Windows 11 is coming later this year as a free upgrade for Windows 10 users. However, many users must be wondering if their hardware is compatible for this update. Microsoft has changed the minimum system requirements, and the most surprising here are the CPU changes. Windows 11 will only be officially supported by 8th Gen and newer Intel Core processors, as well as Apollo Lake and newer Pentium and Celeron processors.
This limits potentially millions of existing Windows 10 devices to be upgraded to Windows 11 with full support. It even excludes devices like the company’s own Surface Studio 2, which it currently sells overseas for $3,499. Older devices that are not officially supported will encounter a warning during the Windows 11 installation stating that the upgrade is not recommended, but the operating system can still be installed.
Also, Windows 11 will only officially support AMD Ryzen 2000 and newer processors and EPYC chips of the 2nd Generation or newer. You can find the full list of supported processors on Microsoft’s site, but basically here’s the list:
Windows 11 support for Intel processors
- Intel 8th Gen (Coffee Lake)
- Intel 9th Gen (Coffee Lake Refresh)
- Intel 10th Gen (Comet Lake)
- Intel 10th Gen (Ice Lake)
- Intel 11th Generation (Rocket Lake)
- Intel 11th Generation (Tiger Lake)
- Intel Xeon Skylake SP
- Intel Xeon Cascade Lake SP
- Intel Xeon Cooper Lake-SP
- Intel Xeon Ice Lake SP
Windows 11 support for AMD processors
- AMD Ryzen 2000
- AMD Ryzen 3000
- AMD Ryzen 4000
- AMD Ryzen 5000
- AMD Ryzen Threadripper 2000
- AMD Ryzen Threadripper 3000
- AMD Ryzen Threadripper Pro 3000
- AMD EPYC 2nd Generation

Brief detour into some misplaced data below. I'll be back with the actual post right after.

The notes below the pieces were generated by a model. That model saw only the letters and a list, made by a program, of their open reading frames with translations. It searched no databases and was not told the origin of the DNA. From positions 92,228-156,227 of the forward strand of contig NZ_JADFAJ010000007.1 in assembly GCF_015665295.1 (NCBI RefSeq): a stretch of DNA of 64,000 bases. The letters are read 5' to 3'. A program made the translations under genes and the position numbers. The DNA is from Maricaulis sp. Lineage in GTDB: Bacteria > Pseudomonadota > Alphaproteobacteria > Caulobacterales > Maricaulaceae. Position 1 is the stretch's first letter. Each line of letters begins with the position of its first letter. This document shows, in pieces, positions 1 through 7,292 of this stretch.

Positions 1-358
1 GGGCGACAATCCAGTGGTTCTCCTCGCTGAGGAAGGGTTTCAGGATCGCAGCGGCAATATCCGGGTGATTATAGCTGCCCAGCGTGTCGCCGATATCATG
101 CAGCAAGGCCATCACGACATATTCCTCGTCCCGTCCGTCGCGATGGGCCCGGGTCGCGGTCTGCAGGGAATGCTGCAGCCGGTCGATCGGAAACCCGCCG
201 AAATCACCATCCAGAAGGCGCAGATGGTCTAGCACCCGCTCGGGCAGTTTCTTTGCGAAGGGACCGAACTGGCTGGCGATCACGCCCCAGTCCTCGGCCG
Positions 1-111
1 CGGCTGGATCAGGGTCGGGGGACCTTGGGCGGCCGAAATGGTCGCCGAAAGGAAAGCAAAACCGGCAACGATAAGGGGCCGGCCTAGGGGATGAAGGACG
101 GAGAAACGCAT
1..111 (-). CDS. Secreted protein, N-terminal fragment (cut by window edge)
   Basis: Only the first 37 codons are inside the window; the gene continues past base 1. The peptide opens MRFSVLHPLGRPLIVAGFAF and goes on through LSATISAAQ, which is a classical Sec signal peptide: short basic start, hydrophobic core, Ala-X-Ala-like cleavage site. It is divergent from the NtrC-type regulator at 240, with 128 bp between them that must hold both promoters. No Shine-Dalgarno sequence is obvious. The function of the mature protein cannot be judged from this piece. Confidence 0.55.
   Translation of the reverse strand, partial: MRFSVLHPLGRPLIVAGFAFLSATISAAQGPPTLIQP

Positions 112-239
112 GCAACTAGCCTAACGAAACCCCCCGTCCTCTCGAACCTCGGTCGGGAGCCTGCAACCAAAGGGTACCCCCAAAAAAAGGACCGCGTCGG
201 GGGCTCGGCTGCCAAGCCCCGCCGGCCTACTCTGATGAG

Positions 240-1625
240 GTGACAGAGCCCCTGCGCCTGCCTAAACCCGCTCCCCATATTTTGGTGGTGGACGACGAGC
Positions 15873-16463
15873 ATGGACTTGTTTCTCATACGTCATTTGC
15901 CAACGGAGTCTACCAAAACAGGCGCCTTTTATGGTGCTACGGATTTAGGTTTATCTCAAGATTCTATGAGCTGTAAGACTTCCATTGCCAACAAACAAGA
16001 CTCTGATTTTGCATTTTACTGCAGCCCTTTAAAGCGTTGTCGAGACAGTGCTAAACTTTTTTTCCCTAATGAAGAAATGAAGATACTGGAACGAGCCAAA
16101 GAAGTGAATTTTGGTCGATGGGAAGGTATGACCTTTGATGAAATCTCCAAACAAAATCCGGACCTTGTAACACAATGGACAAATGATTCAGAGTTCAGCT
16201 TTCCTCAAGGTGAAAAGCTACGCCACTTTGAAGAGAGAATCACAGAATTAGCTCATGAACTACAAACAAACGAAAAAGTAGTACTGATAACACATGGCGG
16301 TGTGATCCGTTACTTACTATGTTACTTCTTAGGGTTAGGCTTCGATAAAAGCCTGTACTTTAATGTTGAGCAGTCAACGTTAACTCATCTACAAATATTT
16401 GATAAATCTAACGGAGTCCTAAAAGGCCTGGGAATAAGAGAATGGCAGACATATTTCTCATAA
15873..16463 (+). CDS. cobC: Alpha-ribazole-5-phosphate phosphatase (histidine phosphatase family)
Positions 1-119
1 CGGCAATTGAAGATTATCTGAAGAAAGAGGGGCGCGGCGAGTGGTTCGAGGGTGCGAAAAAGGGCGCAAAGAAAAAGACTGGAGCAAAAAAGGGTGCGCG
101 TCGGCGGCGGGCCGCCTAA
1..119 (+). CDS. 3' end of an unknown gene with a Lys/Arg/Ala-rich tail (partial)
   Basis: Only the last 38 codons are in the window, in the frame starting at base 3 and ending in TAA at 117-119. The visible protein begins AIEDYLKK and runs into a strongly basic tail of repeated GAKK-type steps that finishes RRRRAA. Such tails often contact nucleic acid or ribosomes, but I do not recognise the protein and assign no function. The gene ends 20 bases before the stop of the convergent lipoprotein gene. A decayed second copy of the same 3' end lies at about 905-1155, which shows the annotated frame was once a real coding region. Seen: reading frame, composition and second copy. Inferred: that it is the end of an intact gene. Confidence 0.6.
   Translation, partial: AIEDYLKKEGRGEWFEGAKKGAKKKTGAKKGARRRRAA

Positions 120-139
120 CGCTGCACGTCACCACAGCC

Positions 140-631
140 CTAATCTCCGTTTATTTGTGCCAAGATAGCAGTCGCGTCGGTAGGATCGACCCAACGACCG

- AMD EPYC 3rd Gen
Many Windows 10 users download Microsoft’s PC Health app (download here) to see if Windows 11 is running on their systems, so they can see if their system will support Windows 11. Since Microsoft also needs a TPM (Trusted Platform Module), this has led to some additional confusion with hardware support.
While Microsoft has required TPM support for OEM hardware certification since Windows 10, it has not actively required this to be fully enabled for Windows. This is changing in Windows 11 and this means that if your laptop or PC was shipped without these BIOS options enabled, you will need to adjust a setting to turn it on.
“Nearly every CPU that has come out in the last 5-7 years has a TPM,” said David Weston, director of enterprise and operating system security at Microsoft. says. Weston recommends that Windows 10 users failing Microsoft’s Windows 11 upgrade controller requirements make sure the BIOS options are enabled for “PTT” on Intel systems or “PSP fTPM” on AMD devices. Since each BIOS has different settings, it might be a good idea to consult your laptop’s manual if you’re having trouble finding the option. You may need to apply.
If you have TPM support enabled and still can’t get past the Windows 11 upgrade controller, it’s probably because your CPU isn’t on the fully supported list. Intel has confirmed Microsoft’s Windows 11 CPU requirements. “A wide range of Intel-based platforms are expected to support Windows 11,” an Intel spokesperson said. said. He said that these include 8th Gen and newer Intel Core processors, as well as ‘Apollo Lake’ generation and newer Intel Pentium processors and Intel Celeron processors.
This marks the first significant change in Windows hardware requirements since Windows 8 was released in 2012. CPU changes naturally surprise people. Additionally, from January 2023, Microsoft will require a front-facing camera for all Windows 11 devices, excluding desktop computers. This can be described as another change that will shape the hardware that Windows 11 will run on in the coming years.